Monograph

Inverse projection techniques: old and new approaches

Barbi, E., Bertino, S., Sonnino, E. (Eds.)
TitleDemographic Research Monographs 01
148 pages. Berlin [et al.], Springer (2004)

Abstract

Inverse Projection is a method for estimating accurate demographic indicators of a population where vital registration data are available, but population censuses are lacking or unreliable. The book offers an overview of the present state of methodological development in the field of inverse projection techniques. In the various chapters of the book, leading experts in demography and related fields review the method, discuss recent developments, test performances, and stress differences of the various procedures. The book is intended for all scientists who are interested in the reconstruction of demographic scenarios in particular situations, with specific kinds of data, as well as for statisticians and mathematicians who are attracted by this fascinating field of application.

Full Text

Foreword

Preface

Contents

Reflections on Inverse Projection: Its Origins, Development, Extensions, and Relation to Forecasting
Ronald Lee

Using Information on the Age Distribution of Deaths in Population Reconstruction: An Extension of Inverse Projection with Applications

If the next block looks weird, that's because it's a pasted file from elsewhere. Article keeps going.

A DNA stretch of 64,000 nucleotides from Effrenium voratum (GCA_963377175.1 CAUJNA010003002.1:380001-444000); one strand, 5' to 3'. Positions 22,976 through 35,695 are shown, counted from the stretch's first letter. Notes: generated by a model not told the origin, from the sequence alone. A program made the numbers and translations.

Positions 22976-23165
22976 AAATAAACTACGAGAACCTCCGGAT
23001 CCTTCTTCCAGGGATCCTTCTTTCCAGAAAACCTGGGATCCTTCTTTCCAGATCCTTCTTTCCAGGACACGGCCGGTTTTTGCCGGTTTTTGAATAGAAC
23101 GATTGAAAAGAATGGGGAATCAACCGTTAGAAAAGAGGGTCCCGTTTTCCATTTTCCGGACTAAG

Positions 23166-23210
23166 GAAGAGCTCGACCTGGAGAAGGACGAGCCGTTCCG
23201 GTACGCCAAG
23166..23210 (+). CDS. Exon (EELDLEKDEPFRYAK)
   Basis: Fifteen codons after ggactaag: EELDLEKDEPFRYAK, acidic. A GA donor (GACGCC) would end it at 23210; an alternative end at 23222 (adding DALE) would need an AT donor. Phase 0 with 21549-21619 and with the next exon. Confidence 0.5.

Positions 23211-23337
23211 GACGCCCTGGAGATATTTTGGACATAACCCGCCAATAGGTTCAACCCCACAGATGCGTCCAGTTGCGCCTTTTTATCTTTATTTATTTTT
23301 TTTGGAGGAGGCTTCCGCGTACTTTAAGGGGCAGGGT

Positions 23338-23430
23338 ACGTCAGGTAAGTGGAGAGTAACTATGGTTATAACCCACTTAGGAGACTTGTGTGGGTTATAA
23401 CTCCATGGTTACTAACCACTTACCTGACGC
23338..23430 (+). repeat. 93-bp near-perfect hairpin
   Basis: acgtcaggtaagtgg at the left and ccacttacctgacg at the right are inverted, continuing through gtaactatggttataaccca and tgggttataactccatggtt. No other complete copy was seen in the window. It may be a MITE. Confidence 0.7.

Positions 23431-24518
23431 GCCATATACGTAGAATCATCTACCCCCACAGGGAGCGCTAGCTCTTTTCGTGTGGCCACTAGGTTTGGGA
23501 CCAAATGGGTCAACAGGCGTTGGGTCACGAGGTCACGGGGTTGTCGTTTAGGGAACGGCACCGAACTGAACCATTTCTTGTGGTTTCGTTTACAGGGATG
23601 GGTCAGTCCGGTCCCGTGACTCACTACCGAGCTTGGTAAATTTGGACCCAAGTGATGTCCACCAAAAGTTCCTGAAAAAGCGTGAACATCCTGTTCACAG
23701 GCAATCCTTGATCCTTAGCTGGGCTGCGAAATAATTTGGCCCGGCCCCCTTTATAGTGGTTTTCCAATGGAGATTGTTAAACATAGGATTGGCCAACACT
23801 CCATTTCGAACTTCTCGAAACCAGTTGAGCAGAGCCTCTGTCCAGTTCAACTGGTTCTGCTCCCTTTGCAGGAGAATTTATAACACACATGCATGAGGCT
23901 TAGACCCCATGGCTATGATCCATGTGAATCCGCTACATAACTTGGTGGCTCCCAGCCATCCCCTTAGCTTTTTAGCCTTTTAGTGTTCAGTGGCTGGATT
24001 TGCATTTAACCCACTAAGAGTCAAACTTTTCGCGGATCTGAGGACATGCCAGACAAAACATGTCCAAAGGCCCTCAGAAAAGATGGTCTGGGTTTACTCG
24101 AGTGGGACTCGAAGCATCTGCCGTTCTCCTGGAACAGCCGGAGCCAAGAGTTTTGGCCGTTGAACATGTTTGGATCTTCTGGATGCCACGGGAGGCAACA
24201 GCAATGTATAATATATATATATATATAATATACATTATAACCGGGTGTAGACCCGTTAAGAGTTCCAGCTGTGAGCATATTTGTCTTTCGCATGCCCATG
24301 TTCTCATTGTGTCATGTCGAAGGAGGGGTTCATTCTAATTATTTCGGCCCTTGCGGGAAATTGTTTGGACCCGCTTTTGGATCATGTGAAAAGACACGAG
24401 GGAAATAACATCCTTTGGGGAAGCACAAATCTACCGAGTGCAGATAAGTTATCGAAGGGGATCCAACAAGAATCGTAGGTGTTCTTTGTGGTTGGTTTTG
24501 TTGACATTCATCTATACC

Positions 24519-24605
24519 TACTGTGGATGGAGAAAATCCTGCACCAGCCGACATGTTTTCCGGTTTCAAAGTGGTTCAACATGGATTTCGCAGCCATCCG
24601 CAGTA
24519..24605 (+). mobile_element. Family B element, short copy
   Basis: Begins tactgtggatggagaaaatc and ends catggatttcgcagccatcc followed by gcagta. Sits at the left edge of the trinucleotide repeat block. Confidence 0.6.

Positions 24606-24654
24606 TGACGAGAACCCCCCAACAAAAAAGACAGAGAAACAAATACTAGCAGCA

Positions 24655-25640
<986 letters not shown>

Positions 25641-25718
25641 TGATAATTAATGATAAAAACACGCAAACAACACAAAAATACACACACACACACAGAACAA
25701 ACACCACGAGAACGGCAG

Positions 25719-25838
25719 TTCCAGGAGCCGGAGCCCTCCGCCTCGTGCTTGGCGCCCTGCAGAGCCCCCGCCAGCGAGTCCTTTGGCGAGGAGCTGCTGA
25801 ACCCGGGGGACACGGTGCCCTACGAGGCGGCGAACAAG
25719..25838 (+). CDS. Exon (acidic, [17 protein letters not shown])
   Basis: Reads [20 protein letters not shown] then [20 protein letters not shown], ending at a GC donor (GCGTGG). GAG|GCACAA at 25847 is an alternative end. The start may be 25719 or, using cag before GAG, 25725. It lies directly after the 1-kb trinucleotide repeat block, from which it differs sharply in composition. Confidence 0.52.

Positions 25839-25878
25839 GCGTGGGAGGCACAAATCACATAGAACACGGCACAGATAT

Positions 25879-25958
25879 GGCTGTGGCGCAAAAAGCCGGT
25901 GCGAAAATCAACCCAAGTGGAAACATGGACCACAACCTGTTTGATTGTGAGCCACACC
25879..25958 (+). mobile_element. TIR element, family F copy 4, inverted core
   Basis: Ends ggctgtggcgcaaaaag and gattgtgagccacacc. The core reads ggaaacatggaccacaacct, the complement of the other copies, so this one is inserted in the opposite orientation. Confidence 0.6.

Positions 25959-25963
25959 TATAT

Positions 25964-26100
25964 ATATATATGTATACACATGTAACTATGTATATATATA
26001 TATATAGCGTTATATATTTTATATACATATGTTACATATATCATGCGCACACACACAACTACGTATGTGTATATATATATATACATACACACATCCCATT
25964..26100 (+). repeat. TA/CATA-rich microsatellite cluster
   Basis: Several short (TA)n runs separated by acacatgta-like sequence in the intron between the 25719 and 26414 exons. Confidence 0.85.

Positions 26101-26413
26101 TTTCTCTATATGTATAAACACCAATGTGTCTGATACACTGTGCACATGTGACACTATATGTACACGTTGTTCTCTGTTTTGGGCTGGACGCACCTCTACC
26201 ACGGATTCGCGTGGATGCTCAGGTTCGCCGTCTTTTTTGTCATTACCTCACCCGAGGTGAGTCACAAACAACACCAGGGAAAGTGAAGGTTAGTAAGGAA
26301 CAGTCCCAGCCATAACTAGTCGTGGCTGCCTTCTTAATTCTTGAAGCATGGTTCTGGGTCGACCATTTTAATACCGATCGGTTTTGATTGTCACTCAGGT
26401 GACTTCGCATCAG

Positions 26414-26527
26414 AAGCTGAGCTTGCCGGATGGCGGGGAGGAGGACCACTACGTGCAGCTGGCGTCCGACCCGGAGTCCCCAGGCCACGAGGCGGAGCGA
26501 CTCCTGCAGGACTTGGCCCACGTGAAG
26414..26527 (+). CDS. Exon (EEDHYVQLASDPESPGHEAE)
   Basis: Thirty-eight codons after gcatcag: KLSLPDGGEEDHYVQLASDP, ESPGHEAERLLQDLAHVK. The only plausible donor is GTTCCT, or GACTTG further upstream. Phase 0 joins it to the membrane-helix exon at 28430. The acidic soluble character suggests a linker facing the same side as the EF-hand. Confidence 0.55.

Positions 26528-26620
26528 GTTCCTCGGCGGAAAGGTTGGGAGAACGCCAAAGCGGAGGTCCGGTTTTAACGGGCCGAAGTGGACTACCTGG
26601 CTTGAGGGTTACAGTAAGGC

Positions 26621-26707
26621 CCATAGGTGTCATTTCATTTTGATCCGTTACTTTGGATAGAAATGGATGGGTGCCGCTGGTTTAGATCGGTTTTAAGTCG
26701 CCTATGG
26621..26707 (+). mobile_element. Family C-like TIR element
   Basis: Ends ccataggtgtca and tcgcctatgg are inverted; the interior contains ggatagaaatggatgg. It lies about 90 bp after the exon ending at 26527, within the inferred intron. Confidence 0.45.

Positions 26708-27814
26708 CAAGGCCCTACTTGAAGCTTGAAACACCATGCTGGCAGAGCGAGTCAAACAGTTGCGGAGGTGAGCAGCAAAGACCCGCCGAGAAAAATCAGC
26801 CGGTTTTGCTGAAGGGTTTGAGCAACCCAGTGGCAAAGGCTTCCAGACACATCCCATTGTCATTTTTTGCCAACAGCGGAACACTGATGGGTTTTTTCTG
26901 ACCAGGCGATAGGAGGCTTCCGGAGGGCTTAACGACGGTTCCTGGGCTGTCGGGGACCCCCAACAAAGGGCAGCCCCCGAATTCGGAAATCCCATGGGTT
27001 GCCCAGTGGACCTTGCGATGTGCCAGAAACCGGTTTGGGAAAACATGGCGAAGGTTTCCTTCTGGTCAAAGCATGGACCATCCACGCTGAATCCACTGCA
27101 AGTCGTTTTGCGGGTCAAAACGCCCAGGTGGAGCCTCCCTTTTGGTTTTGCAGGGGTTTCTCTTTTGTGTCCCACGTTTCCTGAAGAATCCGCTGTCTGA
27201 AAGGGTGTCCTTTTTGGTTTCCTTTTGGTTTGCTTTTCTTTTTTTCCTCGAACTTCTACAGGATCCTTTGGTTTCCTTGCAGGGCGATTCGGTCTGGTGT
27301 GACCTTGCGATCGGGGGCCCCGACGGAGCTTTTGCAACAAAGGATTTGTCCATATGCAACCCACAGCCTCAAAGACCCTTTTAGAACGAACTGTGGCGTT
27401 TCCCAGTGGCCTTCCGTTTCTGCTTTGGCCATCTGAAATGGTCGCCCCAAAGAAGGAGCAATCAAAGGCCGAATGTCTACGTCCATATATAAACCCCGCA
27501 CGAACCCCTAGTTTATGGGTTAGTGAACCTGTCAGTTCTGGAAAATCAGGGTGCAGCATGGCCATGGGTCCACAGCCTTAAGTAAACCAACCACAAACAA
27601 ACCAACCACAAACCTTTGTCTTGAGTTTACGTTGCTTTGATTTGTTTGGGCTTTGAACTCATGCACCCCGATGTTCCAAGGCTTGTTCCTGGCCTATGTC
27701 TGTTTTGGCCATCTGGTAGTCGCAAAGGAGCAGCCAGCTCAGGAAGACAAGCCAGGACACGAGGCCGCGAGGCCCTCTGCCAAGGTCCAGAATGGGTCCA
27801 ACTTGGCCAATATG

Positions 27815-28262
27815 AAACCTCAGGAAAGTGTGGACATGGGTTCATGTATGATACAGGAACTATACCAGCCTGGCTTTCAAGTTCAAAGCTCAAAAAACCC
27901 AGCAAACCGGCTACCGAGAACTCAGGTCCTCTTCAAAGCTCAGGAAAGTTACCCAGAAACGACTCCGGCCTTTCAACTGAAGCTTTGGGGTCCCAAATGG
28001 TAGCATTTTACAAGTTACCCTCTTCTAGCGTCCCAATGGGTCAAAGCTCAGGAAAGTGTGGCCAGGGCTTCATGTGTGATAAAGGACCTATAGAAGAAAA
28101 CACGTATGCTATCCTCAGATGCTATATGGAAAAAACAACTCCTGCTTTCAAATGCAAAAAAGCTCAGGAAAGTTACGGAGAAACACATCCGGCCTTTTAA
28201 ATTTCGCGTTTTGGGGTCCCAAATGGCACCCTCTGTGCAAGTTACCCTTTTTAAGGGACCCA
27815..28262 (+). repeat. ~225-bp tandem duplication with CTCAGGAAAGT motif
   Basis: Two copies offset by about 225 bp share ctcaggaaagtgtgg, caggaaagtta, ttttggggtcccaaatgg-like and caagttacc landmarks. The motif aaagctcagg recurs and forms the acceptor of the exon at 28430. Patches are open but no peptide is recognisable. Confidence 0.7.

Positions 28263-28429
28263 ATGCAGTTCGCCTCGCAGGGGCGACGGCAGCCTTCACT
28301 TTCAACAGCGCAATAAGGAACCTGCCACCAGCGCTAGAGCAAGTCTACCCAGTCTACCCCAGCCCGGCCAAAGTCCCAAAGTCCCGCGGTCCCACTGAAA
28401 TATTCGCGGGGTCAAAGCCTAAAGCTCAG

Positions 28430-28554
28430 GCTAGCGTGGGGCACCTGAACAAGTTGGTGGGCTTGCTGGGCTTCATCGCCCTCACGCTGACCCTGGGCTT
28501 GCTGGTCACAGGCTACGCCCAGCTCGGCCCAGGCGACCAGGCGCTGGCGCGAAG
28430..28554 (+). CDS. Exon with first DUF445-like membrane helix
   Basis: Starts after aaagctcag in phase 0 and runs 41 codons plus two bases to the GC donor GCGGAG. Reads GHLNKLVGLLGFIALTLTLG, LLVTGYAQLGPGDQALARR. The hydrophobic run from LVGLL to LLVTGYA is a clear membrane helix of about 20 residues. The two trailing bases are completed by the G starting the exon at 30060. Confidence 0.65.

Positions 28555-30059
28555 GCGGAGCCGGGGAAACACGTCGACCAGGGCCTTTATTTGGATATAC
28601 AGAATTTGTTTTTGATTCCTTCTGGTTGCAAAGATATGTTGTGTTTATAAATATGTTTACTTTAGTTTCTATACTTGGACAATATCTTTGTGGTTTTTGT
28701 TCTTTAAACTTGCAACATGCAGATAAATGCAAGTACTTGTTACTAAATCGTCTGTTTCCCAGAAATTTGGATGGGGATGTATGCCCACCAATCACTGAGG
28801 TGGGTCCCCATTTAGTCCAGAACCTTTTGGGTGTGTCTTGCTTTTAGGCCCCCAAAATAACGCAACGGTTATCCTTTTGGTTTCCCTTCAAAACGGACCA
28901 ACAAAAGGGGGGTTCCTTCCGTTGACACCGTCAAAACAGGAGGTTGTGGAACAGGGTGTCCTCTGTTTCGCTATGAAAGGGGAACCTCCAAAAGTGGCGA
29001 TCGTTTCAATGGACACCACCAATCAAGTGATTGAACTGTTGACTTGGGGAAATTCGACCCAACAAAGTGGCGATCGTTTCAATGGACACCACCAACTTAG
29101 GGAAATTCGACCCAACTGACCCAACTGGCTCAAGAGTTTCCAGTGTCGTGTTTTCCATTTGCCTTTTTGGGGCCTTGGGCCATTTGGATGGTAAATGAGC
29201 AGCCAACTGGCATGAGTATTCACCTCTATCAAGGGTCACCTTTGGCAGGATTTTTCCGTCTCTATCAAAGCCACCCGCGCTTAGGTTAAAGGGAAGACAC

Alessandro Rosina

Testing Inverse Projection, Differentiated Inverse Projection and Stochastic Inverse Projection; A Reconstruction of the Population of Sardinia between 1861 and 1921 Using Three Different Techniques
Lorenzo Del Panta and Valerio Rodilossi

Comparing the Results from Generalised Inverse Projection and Stochastic Inverse Projection
Elisabetta Barbi and Jim Oeppen

Cohort Reproduction Patterns in Small Italian Towns: Results from Stochastic Inverse Projection
Salvatore Bertino and Eugenio Sonnino

Matthusian Checks: An Investigation into Sufficiency Conditions, Long-Term Dynamics and Implications for Inverse Projections
Alberto Palloni

The Max Planck Institute for Demographic Research (MPIDR) in Rostock is one of the leading demographic research centers in the world. It's part of the Max Planck Society, the internationally renowned German research society.